In general bird skulls are the easiest parts of a skeleton to identify the species for the average birder. This website is about the skulls and skeletons of seabrds and may be a help to identify remains of seabirds found on the beach or elsewhere. It also treats the functional morphology: the relation between form and function. Almost all distinct groups or genera have their own page.

The species pages contain lists of all species and subspecies, their global distribution, a short note on the evolutionary position and relation between the species, a note on some relevant behavioural aspects and pictures of the skulls when available. Following pages treat other osteological characteristics of the family, genus and or species.
Under Seabird Osteology in the main menu general aspects of seabird osteology are explained.
You might be missing certain pages. I'm working on this behind the screens. There is always work in progress, which means that there will be changes, additions and improvements from time to time.


Black-browed Albatross; photo Lex van GroningenMysteriously rare or overwhelmingly abundant, but always beautiful.
Petrels, albatrosses, cormorants, frigatebirds, gulls etc. are mysterious and inspiring birds: often the subject of poetic stories and lots of myths around the world.  Albatrosses as the incarnated souls of drowned seamen following ships on motionless wings were a bad omen to many living sailors. The horrifying screams of petrels and shearwaters coming to their burrows after sunset have given rise to all kinds of beliefs.
The coastal species are often well known, but many stay out of sight and are seldom seen by most people. In many cases only known when found dead on the beach. And then there is often not much left of them because of their scavenging fellows. Luckily the skull or at least a part of it is often still present.

Seabird skeletons

The skulls and skeletal parts shown on this website are from my own and several other private and museum collections. However, many species are not shown yet because it is difficult to compile a complete collection of good material. Even museums often have not many skulls in their collections and, if they have, many are damaged, incomplete or otherwise in poor condition.
Several people and institutions have contributed to Seabird Ostelogy website by offering skulls on loan or in exchange or by providing good pictures.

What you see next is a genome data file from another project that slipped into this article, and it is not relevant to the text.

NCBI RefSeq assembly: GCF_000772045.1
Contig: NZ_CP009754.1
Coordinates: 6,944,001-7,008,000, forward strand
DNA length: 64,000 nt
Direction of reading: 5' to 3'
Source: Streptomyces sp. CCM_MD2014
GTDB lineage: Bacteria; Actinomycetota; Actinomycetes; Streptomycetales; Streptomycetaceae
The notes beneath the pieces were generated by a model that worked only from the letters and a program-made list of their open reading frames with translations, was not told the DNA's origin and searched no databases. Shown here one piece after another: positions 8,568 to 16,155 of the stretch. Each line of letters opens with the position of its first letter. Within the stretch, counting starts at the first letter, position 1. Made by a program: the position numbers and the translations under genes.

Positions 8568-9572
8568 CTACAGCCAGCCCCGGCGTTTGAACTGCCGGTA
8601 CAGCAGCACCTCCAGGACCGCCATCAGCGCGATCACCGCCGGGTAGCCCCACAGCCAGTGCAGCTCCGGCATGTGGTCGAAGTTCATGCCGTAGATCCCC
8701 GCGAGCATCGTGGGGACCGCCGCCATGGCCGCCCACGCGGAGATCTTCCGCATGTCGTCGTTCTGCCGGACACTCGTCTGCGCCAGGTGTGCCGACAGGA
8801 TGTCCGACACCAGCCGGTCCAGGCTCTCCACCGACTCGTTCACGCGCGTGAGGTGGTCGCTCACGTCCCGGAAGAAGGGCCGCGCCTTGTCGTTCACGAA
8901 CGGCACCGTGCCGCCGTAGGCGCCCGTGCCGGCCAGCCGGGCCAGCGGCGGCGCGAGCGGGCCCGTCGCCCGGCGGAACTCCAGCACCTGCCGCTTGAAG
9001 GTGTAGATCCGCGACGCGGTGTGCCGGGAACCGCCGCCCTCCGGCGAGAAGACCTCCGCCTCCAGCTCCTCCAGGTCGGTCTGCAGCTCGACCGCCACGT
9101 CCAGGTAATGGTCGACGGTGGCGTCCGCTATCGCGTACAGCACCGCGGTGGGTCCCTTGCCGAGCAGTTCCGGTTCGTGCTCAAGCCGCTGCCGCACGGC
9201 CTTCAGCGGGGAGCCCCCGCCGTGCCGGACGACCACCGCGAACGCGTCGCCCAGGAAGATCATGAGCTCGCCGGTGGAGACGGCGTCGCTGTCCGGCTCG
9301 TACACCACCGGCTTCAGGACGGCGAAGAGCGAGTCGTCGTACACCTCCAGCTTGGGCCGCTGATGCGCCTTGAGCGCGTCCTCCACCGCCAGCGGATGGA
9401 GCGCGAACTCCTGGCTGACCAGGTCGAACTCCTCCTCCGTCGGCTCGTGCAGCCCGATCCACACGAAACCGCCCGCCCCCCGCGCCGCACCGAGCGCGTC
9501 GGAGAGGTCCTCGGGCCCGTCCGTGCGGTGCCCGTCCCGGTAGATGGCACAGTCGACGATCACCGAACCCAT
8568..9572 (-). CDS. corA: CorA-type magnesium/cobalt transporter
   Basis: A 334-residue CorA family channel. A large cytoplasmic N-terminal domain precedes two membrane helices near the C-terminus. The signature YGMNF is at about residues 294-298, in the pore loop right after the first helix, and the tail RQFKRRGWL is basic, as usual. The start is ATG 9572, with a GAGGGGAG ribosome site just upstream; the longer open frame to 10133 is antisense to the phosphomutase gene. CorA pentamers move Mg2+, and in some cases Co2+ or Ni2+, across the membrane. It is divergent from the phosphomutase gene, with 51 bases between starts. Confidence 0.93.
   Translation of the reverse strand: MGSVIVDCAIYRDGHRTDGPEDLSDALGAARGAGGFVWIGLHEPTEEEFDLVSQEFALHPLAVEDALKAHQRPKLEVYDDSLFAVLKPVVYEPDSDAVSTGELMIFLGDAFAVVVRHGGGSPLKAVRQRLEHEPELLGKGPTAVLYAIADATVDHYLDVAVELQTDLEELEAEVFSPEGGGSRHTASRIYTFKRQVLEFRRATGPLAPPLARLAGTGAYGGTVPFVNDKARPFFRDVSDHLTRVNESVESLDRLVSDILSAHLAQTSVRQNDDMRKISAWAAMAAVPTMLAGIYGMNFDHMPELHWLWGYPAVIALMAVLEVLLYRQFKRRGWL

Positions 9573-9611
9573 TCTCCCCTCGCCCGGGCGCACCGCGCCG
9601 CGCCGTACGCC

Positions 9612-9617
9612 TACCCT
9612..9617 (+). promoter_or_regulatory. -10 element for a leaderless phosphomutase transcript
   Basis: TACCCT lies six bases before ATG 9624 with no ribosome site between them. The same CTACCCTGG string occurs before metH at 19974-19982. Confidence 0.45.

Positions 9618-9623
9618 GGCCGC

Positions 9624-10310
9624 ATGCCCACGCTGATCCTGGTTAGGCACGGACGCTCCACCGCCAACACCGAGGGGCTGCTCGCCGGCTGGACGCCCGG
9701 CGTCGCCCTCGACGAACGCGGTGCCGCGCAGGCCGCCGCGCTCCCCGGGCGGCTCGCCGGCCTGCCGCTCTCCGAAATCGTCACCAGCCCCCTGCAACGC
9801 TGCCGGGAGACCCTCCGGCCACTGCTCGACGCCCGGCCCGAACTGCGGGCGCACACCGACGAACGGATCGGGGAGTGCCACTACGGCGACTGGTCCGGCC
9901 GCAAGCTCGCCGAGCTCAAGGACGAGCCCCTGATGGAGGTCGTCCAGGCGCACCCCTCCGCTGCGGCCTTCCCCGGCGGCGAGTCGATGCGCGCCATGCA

Seabirds in danger

There are many threats to seabirds: pollution in the broadest sense: chemicals and all kinds of plastic debris - the so called plastic soup - that are ingested. But also modern fishing techniques such as long-line fishing, large scale fishing activities on seabird food resources, destruction of habitat and the introduction of pests at breeding grounds form seriuos threats. Just a few examples of serious risks for individual seabirds or even entire populations. Seabirds deserve our greatest care and their protection should be a top priority to any government or organization with activities that affect seabirds.
Save the albatross Plastic soup


The taxonomic and descriptive information on this website comes from various sources: the well known handbooks, monographs, identification guides, articles, John Warham's comprehensive two volume work on the Petrels and my own findings. The general literature is not always mentioned, but specific literature is listed in the References and often downloadable.

I want to emphasize that to the best of my knowledge nearly none of the skulls and skeletons shown are collected by killing birds for the purpose. The majority is from beachcast birds that were found dead. Sorry to say, but many did not die from natural causes. Killed by oil pollution, starved after eating garbage, entangled and drowned in fishing gear, crashed after power line collisions or some other man made cause. Among some of the museum specimens that have been pictured here are a few that might have been killed for scientific purposes.

Material wanted

Material to complete this site is always welcome. Especially missing species, but also material of commoner species is of use. Ringed birds are very useful to establish ageing characteristics. At this moment I'm working on this concerning Razorbill and Guillemot skulls. Any skull of a ringed bird of this group, no matter its condition is most welcome. Contact